In a stock market price collapse, there is never a smooth ride down. There are always bumps on the way, called bear market rallies. Although it didn't feel much like one, we can now see clearly in retrospect that the period from Nov.20 to Jan 6 was such a rally - the S&P rose by about 20%, a normal bear rally amount, and has since resumed falling. Below, a 1 year chart makes this rather painfully clear.
S&P 500 3-6-2008 to 3-6-2009
The current dismal stock market performance is due to a perfect storm of several factors: Consumer confidence is at an all-time low, so consumers, which account for about 85% of our economy, are going to be staying home and spending less for some time. The paper by Rogoff discussed in my January 6th blog has everyone scared that this recession will continue for at least another year, likely two. Banks are failing left and right, at this instant Citibank and BofA are basically bankrupt and owned by the government. There seems to be no end to the blood loss at AIG, which just sucked up another $30B from the government. And finally, GM is in their end game and is threatening everyone with bankruptcy: they are negotiating with the Canadian government for a bailout; they are talking to Germany about a bailout for Opel; they have recently put their Swedish company, Saab, into bankruptcy, likely to establish to the Germans that they mean business; and they are telling their US bond holders to settle for $0.30 on the dollar or get nothing in a bankruptcy action. If GM goes bankrupt it will likely cost our government $100B, it will likely lead to about 2.5M layoffs total, and it will likely drop our GDP by about 4%. This is soup line stuff. All this drama is going to continue into next week, so the way to bet is that we're looking at another 5% drop in the markets in the coming week.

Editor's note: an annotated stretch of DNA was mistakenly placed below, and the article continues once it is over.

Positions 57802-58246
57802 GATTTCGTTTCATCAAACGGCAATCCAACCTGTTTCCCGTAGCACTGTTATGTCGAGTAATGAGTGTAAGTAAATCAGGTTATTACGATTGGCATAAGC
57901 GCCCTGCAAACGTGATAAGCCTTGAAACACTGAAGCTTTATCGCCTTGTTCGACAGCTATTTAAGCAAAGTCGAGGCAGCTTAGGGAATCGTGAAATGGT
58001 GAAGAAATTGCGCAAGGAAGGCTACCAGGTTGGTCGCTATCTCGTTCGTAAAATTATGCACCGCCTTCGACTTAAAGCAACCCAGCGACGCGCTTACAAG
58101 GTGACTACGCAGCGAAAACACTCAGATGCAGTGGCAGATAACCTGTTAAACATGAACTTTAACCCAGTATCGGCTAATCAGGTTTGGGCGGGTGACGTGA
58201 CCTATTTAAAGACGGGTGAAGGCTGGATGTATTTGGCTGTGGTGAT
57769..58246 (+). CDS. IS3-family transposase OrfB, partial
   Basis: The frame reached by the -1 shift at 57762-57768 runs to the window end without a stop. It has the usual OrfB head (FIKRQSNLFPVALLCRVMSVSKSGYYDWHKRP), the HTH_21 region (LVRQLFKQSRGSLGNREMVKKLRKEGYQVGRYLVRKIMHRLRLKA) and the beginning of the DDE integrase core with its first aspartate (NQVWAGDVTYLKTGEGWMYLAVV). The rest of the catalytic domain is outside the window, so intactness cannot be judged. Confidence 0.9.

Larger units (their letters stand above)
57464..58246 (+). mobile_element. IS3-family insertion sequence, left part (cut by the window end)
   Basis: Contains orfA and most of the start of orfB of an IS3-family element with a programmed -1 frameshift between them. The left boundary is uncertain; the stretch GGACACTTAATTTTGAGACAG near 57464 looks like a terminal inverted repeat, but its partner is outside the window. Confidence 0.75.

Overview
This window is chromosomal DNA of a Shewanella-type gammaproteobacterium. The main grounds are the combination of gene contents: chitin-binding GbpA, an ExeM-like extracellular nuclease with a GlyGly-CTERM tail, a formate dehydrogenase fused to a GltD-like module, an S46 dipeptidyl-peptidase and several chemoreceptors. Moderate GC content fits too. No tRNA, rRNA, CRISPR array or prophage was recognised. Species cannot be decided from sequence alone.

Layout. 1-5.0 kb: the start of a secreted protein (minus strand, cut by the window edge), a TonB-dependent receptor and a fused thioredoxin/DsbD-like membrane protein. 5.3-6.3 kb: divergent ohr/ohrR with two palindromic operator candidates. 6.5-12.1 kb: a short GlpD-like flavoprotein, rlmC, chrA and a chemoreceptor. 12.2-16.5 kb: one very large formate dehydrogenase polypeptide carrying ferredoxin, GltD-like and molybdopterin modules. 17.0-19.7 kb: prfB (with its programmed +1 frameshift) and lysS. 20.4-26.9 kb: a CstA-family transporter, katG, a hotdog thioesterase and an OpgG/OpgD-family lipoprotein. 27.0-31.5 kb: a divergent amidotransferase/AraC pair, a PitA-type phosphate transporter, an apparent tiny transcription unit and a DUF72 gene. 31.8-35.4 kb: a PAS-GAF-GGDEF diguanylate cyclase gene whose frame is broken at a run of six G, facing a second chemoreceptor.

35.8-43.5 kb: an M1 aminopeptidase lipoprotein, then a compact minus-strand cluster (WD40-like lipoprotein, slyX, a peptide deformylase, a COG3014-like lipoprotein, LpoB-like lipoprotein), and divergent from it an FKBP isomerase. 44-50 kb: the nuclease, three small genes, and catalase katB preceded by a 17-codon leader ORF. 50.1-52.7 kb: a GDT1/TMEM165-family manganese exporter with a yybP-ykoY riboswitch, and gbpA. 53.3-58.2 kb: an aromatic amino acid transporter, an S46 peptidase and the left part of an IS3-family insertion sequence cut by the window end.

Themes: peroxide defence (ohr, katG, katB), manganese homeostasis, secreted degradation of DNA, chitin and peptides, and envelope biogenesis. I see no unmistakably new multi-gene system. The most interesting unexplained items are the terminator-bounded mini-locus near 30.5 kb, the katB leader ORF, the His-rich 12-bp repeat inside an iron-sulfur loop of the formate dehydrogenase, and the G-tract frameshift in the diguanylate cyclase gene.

About one in eight U.S. homeowners with mortgages ended 2008 behind on their loan payments or in the foreclosure process. With unemployment continuing to rise until late 2010, more borrowers will pay late or fall into foreclosure this year. Wednesday the Obama administration detailed a $75 billion plan help homeowners, but that plan could face political challenges because most of the foreclosure problem has been so concentrated in a few areas.
More than half of the nation's foreclosures last year took place in 35 counties. Those counties, spread over a dozen states, accounted for more than 1.5 million foreclosure actions last year. The worst-hit counties are home to about 20% of U.S. households, but accounted for just over 50% of the foreclosures last year. Eight counties in Arizona, California, Florida and Nevada were the source of about a quarter of the nation's foreclosures last year. In more than 650 other counties, about a fifth of the nation, the number of foreclosure actions actually dropped since 2006.
Foreclosures in 2008 by US county
Israel's top military intelligence officer said Sunday that Iran is now capable of producing atomic weapons. He told them that Iran continues to accumulate uranium for enrichment and hopes to exploit the Obama administration's intention to open a dialogue as a cover for developing nuclear weapons. U.S. military chief, Adm. Mike Mullen, said a week ago that Iran has enough fissile material to build a bomb now. Roosevelt used WWII to get us out of a depression; perhaps the Persians and Pakistanis are getting set to volunteer for a similar economic rescue mission.
ABC's consumer index, figured on a scale of +100 to -100, was -14 in June 1990, just before the 1990 recession began. It dived to -31 by March 1991, when the recession technically ended. But it kept worsening, bottoming out at -50 in February 1992. Its recovery was so slow that it regained and held its pre-recession level only in December 1994, four and a half years after the recession began, and three and three-quarter years after it officially ended. That was too late for George H.W. Bush. In 1992 he declared the recession over, but it was not over in a way that was apparent to ordinary Americans, in terms of job security, advancement opportunities, rising incomes, secure savings and the like - a reality that cost Bush re-election.
Today our consumer index is -49 - see last week's market blog. This recession is likely to last until sometime in 2011, meaning confidence likely won't recover until perhaps 2012 to 2014. Obama has been on the job six weeks and already his reelection is in serious question. Already there is concern in Washington that Joe the Plumber sees the Democrats pouring trillions of dollars into the economy, and unemployment and markets just keep getting worse. Voters don't have much of a stomach for uncertain and long drawn-out economic rescues.